New Year Resolutions

It’s a new day, new semester and new year. So, of course, everyone has gone through the process of setting resolutions for the new year and an idea of how they will improve.

Many people don’t stick with those resolutions. Why? Some of the goals these resolutions aim to reach are generally not realistic or are resolutions that require long-term commitment.

Promising yourself that you are going to shed those pounds or study harder is much easier than actually putting in the effort to make those goals happen. It takes between two to eight months to create a habit, and most people start their resolutions at a pace they cannot continuously keep up at.

If you start off at full speed, chances are that you cannot keep it up. You can either hurt yourself or the novelty of the resolution wears off and you no longer find it appealing to do.

Willpower also plays a big factor in a person’s success. If you cannot keep it up simply because you do not want to, chances are that you will not. Gradually letting yourself ease into the goal one step at a time will assists with the goal becoming realized.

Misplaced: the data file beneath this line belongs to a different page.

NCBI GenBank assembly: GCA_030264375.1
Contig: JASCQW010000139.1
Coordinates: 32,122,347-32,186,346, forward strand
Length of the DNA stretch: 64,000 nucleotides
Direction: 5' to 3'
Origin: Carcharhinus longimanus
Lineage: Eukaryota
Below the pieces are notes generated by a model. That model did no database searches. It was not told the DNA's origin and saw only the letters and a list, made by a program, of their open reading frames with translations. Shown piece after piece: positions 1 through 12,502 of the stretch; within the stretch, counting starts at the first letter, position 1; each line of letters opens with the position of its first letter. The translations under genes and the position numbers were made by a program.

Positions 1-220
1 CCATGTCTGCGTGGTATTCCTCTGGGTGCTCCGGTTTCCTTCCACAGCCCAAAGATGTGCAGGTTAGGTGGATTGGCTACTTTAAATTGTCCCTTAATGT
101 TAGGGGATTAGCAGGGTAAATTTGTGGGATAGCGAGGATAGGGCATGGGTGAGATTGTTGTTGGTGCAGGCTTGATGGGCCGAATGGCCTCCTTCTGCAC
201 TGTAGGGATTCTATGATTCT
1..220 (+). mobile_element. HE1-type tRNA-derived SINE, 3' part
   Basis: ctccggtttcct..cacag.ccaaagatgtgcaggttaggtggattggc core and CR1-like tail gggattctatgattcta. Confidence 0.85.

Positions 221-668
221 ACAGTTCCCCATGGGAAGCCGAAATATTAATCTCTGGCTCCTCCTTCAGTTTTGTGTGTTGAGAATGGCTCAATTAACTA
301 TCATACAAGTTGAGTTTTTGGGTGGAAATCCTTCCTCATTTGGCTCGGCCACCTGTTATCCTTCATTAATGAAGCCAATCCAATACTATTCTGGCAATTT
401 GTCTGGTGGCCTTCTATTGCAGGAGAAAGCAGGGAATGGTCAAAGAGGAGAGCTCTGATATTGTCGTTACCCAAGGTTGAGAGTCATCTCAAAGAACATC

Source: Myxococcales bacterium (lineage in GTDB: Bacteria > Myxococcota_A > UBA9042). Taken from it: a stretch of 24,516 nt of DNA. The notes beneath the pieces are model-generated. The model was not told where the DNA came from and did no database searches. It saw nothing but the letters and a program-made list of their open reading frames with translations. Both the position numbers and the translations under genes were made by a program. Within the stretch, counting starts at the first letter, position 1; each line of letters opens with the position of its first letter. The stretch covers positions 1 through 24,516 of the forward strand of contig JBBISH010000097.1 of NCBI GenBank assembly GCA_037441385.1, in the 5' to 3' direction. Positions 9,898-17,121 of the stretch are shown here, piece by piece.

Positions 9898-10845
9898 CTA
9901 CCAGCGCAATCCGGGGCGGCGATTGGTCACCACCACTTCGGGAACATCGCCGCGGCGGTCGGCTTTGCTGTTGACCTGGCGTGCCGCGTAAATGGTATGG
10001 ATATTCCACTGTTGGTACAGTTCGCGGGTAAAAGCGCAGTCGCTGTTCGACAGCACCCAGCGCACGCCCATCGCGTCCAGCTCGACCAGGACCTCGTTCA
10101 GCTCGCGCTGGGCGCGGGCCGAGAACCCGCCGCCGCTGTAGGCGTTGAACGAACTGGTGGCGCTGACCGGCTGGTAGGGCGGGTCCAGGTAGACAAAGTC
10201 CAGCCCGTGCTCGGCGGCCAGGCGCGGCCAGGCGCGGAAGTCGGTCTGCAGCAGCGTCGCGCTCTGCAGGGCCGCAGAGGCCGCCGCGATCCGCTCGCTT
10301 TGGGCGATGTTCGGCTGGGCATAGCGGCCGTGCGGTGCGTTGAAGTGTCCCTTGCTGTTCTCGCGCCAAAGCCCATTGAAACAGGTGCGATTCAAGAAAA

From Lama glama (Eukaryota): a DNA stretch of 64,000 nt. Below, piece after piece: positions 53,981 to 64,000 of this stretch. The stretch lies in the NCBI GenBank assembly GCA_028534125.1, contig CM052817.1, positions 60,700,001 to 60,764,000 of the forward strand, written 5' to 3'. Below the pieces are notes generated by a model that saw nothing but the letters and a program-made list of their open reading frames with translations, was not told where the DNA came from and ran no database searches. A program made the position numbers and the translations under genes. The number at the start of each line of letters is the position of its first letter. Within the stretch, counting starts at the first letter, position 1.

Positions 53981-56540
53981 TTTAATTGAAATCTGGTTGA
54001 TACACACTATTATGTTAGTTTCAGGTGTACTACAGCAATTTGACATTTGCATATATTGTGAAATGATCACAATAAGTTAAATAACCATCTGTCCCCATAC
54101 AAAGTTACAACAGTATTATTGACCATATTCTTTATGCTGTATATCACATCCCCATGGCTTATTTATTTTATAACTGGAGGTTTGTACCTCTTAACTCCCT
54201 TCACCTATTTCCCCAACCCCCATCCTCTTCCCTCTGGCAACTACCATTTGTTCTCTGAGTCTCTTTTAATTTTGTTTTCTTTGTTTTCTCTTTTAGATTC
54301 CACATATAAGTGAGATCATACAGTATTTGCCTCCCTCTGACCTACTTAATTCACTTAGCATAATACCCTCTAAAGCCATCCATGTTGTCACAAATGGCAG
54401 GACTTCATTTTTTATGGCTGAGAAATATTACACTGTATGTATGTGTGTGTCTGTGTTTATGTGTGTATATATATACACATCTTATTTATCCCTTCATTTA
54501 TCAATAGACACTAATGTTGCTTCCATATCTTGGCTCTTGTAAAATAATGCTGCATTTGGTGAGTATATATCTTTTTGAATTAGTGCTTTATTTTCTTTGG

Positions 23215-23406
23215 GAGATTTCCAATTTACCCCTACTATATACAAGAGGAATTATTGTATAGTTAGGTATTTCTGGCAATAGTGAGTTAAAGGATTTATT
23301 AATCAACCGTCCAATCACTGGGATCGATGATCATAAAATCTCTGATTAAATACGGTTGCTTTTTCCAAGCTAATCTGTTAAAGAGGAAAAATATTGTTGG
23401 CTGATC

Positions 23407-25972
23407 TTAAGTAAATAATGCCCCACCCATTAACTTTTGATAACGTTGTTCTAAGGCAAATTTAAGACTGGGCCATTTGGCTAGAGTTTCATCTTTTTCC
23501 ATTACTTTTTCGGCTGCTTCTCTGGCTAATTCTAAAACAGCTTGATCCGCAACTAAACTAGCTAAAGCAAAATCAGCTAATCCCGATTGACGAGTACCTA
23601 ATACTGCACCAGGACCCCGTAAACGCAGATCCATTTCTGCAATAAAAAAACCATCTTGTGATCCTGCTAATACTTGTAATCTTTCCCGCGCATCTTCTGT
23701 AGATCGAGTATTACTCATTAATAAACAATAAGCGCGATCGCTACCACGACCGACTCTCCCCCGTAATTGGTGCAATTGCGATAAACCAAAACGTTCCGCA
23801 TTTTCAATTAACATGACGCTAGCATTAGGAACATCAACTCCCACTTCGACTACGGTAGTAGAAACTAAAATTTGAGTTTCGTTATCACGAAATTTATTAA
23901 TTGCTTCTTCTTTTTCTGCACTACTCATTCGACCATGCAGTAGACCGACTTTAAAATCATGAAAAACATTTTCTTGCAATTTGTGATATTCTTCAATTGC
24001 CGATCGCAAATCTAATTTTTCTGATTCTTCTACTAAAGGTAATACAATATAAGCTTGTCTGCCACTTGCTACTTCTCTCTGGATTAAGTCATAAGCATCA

Long term goals benefit from this type of approach, simply because it takes time and eventually forms a habit. If it becomes a habit, you will be more than likely keep the goal and even participate in it on autopilot. Sometimes being healthy, studying more and losing weight become unnecessarily costly.

Some diet plans do not work with a person’s lifestyle or health. People learn and study in different ways and losing weight is an entire life change within itself. Finding what works for you takes a lot of trial and error.

Resolutions can be helpful to put a person on the right track to becoming a healthier, happier version of themselves. However, it is up to them to decide how they are going to get there.